Trinity school, now a building at 16A Cloudesley Street, on the corner with Cloudesley Square, has an interesting history, as the following extract from "Cloudesley: 500 Years in Islington" by Cathy Ross describes (see here for information on the schoolmasters at the school):

"... in December 1829 a new project was conceived - building an infant school. Following a search for a suitable site the feoffees agreed to lease a plot to the enterprise and a ‘neat edifice in the pointed style’ was erected, designed by local architect George Legg and built by William Webb of Clerkenwell. The feoffees granted an 81 year lease on the site at a ground rent of £15 and the building cost largely came from donations, including £52 raised by the sale of tickets to ‘an interesting lecture on pneumatic chemistry’.

The little school opened in 1830. This was a private school where donors or subscribers bought the right to nominate children – two children for every donation of 10 guineas. By 1835 240 children were enrolled in the infant school and 263 in the Sunday school which was held in the same building. In 1839 the building was enlarged to become a ‘National School’ accommodating 133 older boys as well as 224 infants."

The school was taken over by the London County Council (LCC) in 1905, closed down as "unfit for purpose", re-opened in 1908 as the "Cloudesley Street Temporary Council School" then closed down again in 1915 (at this time, the LCC also established the school on Dowry Street between Stonefield Street and Cloudesley Road, which remains to this day).  The building on Cloudesley Street was then let to the "Elizabeth Whitelaw Reid Club".  Cathy Ross again:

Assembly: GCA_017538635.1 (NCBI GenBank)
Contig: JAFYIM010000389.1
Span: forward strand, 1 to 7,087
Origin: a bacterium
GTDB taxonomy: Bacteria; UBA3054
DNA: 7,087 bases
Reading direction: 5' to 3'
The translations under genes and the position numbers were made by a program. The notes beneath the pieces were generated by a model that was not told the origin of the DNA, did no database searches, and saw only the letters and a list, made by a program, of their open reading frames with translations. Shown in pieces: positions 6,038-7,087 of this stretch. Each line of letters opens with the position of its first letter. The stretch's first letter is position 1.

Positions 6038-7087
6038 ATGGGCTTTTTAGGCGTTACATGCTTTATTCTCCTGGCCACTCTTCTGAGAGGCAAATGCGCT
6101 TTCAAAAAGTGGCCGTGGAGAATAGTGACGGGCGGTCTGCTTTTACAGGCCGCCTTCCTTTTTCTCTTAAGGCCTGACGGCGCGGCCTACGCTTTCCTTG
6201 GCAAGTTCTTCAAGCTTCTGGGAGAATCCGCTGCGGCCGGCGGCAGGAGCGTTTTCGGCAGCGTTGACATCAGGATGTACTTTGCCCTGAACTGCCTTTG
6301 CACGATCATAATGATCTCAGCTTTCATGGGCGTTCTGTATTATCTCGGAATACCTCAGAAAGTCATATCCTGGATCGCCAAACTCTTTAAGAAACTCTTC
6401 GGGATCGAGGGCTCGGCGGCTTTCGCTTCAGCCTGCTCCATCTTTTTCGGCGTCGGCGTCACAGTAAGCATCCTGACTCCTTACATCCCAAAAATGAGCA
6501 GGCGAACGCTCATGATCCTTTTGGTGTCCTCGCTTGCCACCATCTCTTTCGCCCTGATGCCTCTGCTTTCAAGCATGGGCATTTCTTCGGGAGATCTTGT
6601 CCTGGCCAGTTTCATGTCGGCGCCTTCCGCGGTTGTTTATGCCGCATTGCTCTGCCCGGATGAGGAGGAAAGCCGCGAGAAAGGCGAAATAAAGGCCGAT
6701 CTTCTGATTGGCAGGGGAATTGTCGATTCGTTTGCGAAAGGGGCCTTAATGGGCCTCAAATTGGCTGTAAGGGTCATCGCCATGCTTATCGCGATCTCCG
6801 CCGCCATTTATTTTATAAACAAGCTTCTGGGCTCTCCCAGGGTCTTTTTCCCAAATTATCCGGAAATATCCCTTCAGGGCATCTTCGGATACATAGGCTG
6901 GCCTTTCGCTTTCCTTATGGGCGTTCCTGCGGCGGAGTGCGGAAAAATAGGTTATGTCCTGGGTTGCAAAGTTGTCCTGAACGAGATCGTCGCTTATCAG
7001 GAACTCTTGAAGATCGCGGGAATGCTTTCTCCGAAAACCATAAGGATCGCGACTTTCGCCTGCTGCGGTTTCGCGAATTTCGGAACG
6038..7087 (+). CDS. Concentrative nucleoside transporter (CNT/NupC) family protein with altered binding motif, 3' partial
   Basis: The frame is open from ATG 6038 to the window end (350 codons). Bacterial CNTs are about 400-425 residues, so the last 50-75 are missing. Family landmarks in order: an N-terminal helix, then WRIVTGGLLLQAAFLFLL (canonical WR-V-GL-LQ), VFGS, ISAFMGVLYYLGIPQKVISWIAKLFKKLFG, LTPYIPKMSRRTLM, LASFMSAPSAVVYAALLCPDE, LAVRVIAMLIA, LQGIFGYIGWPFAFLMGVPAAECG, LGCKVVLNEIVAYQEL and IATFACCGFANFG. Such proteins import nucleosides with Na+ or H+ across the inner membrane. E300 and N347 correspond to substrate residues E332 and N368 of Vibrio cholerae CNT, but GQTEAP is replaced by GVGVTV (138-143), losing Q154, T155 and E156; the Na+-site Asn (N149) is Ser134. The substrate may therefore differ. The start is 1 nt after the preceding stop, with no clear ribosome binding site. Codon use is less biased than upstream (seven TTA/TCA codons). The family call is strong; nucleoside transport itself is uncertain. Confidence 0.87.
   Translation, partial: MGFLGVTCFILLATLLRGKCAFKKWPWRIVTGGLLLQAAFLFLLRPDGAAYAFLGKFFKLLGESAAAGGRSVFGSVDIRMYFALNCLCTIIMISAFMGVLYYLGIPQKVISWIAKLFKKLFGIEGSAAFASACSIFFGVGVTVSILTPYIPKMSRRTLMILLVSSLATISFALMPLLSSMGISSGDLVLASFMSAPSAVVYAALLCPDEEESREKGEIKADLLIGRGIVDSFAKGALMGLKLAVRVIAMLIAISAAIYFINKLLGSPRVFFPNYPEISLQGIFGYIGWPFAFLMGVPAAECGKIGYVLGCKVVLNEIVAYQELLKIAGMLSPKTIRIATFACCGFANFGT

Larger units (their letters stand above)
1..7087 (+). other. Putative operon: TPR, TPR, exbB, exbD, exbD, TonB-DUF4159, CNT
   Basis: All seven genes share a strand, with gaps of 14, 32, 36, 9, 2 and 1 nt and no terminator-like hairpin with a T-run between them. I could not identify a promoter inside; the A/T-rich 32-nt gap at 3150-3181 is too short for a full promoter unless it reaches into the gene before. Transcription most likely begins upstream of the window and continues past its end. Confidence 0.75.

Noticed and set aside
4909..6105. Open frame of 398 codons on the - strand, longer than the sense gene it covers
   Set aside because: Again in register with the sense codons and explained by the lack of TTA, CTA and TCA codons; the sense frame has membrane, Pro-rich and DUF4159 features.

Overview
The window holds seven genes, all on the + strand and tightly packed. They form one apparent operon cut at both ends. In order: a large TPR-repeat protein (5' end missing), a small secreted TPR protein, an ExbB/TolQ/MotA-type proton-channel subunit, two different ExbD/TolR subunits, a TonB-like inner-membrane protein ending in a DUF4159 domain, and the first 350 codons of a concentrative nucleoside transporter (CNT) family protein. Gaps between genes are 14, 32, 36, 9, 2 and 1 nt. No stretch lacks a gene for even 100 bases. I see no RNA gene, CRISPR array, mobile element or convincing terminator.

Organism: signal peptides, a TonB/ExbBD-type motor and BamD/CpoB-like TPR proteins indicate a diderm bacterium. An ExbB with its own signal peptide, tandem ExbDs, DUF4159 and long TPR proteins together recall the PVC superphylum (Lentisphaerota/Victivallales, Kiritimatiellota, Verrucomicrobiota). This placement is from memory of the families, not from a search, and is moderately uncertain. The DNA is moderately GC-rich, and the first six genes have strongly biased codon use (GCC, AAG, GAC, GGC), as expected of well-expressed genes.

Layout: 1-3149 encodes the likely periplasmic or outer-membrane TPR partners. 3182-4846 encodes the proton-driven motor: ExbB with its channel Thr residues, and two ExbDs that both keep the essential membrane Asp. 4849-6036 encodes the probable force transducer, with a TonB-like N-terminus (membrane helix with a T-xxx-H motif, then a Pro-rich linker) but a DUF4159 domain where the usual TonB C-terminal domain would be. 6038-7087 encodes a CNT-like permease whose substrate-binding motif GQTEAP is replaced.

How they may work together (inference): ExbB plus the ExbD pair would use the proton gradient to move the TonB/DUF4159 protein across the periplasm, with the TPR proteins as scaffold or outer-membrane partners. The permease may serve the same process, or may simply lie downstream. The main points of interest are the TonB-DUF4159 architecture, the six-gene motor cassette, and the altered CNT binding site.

Jean Templeton Ward

"In 1910 the Elizabeth Whitelaw Reid Club had opened on the school premises, bringing an American connection to the Stonefield Estate. Elizabeth Whitelaw Reid was the wife of the American ambassador and an energetic philanthropist. The Holy Trinity club was one of a network she had established in American cities and were designed to provide improving activities for young people in deprived communities. Both Whitelaw Reid and her daughter Lady Jean Templeton Ward, a great beauty of her day [see image], took a personal interest in the Islington club. Lady Ward continued her connection into the 1950s, paying much of the rebuilding costs after a fire in 1958. The youth club continued to run, under the auspices of the Mary Ward Settlement, and in 1958 Cloudesley sold the fire-damaged building outright to the Elizabeth Whitelaw Reid Clubs for Young People Ltd, for £2,200110. The building was extensively renovated with grant support from Islington Metropolitan Borough and the City Parochial Foundation. When the Whitelaw Reid youth club closed in the 1960s the building was sold on to a related organisation, the Grubb Institute."

In Holy Trinity Church there is a plaque commemorating Elizabeth Whitelaw Reid and two others devoted to Kate Gallwey and Maud Alice Bartlett, respectively leader and deputy leader of the club for 30 years.

In the 1970s, 16A Cloudesley Street was redeveloped, retaining its quirky but rather attractive exterior, and was occupied by the Grubb Institute, which "builds on a history of more than 50-years at the intersection of organisational dynamics, systems thinking and integral psychology" (!).  Finally, in 2018, it became the home of the Barnsbury Housing Association, of which more here

Infant School Cloudesley Square 18 Grubb Institute












There was also a school (“the South Islington and British Schools, later used as a cardboard manufacturer”) built in 1841 on Denmark Terrace, later renamed as 1-23 Copenhagen St, so presumably at the South-West corner of the Cloudesley Estate.  There is no trace of the building there today, and little information about the school is available, but we do have these charming images of schoolchildren there, in 1899.  


london board school denmark terrace islington 1

london board school denmark terrace islington waiting for soup at dinner time